Investors Bank On Young Entrepreneurs For The Next Big Idea
BOSTON — Get a job! That used to be the advice to college grads who got the bug to start their own companies. Get some business experience under your belt first, or at least put a tried and true person in charge.
That’s ancient history now. Local investors are throwing millions of dollars at entrepreneurs so young, Avis and Hertz won’t even rent them a car.
He looks like a kid in a candy store, except 22-year-old Seth Priebatsch is in his own corporate headquarters in Cambridge. He’s CEO of SCVNGR (“Scavenger”), which combines games and social media with the offline world. And he’s showing me his main conference room, where he’s pushing a button to make the walls slide in.
He likes to do this to put pressure on groups so meetings get done faster.
“It doesn’t go in all the way. If it went in all the way we’d do it more often. Then it’d be much more ‘Star Wars’ and effective,” Priebatsch said.
His own corner office looks more like a dorm room: one wall has a bookshelf studded with model cars.
“They are alphabetical, basically from Aston Martin down to — and I cheated and put like a Z4 at the very end, even though it’s technically a Beamer,” Priebatsch said.
In his bright orange shirt and matching wraparound glasses, Priebatsch is almost hard to take seriously. But investors have — they have given him $20 million. That’s almost $1 million for each year he’s been alive.
This 22-year-old is no exception.
“We backed a company five years ago,” said Todd Dagres, a partner at Spark Capital in Boston, “and the founder of that company at the time was 17 years old. He had to ask his mother for permission to start the company.”
That company is Tumblr, now one of the most popular platforms for blogging. Dagres said he likes investing in entrepreneurs who haven’t yet matured.
“One thing I love about these people is they don’t know what they don’t know. They don’t fear failure. They don’t mind risk,” he said.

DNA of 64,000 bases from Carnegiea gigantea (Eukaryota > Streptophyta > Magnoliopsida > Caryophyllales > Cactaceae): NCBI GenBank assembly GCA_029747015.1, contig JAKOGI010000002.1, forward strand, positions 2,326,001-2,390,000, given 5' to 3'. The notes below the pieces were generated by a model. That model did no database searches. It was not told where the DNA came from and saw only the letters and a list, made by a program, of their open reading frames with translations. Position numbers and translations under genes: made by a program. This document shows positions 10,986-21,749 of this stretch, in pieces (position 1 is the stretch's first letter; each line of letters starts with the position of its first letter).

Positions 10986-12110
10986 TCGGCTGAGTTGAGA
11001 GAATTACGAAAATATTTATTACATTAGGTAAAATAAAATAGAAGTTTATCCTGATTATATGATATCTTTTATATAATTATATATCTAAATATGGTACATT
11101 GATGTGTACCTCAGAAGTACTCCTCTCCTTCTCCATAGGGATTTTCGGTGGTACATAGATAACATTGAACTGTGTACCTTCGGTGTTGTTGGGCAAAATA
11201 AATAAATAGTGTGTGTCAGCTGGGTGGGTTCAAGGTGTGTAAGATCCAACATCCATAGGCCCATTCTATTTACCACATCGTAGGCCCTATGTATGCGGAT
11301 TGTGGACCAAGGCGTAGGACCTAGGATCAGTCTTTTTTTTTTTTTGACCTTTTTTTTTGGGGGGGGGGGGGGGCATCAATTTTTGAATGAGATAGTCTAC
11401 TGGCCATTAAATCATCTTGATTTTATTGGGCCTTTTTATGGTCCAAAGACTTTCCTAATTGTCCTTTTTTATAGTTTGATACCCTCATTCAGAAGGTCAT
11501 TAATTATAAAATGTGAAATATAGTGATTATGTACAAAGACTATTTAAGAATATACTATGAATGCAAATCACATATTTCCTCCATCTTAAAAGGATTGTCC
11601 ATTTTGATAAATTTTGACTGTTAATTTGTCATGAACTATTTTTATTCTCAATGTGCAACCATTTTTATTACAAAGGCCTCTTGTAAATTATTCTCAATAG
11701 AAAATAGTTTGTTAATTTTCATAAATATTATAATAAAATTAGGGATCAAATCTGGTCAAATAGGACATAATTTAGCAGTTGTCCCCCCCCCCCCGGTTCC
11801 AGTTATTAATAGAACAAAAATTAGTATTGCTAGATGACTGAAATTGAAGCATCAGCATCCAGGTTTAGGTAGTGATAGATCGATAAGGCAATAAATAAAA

But failure and risk are exactly why investors used to run away from young entrepreneurs.
“There’s always been this paradigm to go learn things in business, and then you can apply them to your own business that you start,” said Bill Warner, who worked a day job for seven years before he started AVID, the Burlington company that makes software to produce videos. Warner later became an angel investor, looking to fund emerging companies. His same path is what he used to recommend to young wannabe entrepreneurs. But then something happened.
“Well, what about the people that have made some of the biggest companies we have on our planet today? They didn’t do that,” he said.
Warner says Google and Facebook made investors realize that on-the-job experience may actually teach you bad things. You might learn bad habits and bad business practices by paying your dues in a corporate office park. Now Warner is sold on investing in fresh minds and business ideas whose potential is just dawning.
“If the company is a complete failure, it’s like, who cares? You know it was a small amount of money, and now you have this relationship with the entrepreneur,” Warner said. “Then, what’s next?”
“If there’s anything that’s happening now, the age discrimination is on the other side,” Dagres said.
Dagres said investors are funding young entrepreneurs so much, they’re actually shunning first-time entrepreneurs in their 30s and 40s.
“You should be investing in 3-year-olds if they know what they’re doing,” Priebatsch said.
Priebatsch said investors should pay no attention to age at all, especially if the business idea is in mobile or Web technology.
“It’s all brand-new anyways. So no one has 20 years of experience in iPhone development. You know, if you say you have five years experience in iPhone development, you’re either Steve Jobs or you’re lying,” he said.
In this day and age, forget about age. All you need to start is a fresh idea.